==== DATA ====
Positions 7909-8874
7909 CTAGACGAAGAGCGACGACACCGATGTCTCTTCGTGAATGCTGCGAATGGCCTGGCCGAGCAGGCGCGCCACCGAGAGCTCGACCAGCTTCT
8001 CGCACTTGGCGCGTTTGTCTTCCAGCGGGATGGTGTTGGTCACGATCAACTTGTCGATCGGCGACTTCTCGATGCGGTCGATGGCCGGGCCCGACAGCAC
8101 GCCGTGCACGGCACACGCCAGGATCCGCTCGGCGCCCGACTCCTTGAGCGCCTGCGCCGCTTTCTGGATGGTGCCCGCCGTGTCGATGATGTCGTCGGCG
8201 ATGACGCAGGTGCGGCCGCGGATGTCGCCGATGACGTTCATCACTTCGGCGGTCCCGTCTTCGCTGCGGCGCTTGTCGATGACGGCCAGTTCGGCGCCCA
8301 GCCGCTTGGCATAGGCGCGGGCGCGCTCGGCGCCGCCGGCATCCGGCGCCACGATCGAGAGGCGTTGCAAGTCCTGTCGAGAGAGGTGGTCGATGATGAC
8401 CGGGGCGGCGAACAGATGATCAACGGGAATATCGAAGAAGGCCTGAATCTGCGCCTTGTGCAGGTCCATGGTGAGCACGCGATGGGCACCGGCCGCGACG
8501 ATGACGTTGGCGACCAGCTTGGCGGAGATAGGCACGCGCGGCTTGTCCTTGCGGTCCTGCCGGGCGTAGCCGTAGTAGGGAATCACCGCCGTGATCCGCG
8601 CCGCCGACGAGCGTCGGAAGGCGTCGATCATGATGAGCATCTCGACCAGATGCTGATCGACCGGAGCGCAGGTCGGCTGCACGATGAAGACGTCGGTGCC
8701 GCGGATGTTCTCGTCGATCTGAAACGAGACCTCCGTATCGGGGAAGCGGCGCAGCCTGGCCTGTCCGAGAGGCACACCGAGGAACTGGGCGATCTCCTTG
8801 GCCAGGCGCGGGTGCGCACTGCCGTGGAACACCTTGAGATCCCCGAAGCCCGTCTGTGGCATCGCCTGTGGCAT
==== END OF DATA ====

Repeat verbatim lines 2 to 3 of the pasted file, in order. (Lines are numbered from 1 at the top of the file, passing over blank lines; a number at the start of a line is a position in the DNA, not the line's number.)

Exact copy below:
7909 CTAGACGAAGAGCGACGACACCGATGTCTCTTCGTGAATGCTGCGAATGGCCTGGCCGAGCAGGCGCGCCACCGAGAGCTCGACCAGCTTCT
8001 CGCACTTGGCGCGTTTGTCTTCCAGCGGGATGGTGTTGGTCACGATCAACTTGTCGATCGGCGACTTCTCGATGCGGTCGATGGCCGGGCCCGACAGCAC